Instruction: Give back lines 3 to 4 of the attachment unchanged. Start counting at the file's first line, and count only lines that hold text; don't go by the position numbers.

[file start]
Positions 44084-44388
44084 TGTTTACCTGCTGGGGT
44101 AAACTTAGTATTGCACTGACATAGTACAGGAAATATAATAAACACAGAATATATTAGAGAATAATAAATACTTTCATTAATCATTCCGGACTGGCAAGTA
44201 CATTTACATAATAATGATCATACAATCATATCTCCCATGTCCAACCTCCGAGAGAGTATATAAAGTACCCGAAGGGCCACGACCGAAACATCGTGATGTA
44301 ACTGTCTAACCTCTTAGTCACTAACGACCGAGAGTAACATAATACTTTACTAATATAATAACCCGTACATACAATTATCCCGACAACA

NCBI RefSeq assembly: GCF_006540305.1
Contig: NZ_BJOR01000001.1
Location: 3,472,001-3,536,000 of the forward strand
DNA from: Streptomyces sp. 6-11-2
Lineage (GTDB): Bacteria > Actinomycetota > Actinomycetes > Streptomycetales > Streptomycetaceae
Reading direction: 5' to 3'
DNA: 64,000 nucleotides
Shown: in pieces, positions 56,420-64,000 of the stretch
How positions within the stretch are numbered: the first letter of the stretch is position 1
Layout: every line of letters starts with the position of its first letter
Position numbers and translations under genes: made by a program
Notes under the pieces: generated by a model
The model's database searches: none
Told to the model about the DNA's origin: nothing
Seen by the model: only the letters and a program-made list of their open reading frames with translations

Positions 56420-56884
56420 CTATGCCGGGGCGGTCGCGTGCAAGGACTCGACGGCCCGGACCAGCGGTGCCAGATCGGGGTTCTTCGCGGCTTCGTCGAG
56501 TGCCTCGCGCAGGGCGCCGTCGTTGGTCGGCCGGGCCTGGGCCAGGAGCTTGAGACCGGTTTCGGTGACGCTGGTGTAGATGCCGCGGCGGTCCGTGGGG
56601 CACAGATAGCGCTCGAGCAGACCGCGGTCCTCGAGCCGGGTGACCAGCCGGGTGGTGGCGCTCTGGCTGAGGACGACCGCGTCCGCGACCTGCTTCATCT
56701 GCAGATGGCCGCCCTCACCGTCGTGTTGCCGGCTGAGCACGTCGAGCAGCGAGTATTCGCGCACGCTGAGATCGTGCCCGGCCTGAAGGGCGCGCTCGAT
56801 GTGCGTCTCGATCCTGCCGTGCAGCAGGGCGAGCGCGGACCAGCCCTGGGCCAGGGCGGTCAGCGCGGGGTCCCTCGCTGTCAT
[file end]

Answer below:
44101 AAACTTAGTATTGCACTGACATAGTACAGGAAATATAATAAACACAGAATATATTAGAGAATAATAAATACTTTCATTAATCATTCCGGACTGGCAAGTA
44201 CATTTACATAATAATGATCATACAATCATATCTCCCATGTCCAACCTCCGAGAGAGTATATAAAGTACCCGAAGGGCCACGACCGAAACATCGTGATGTA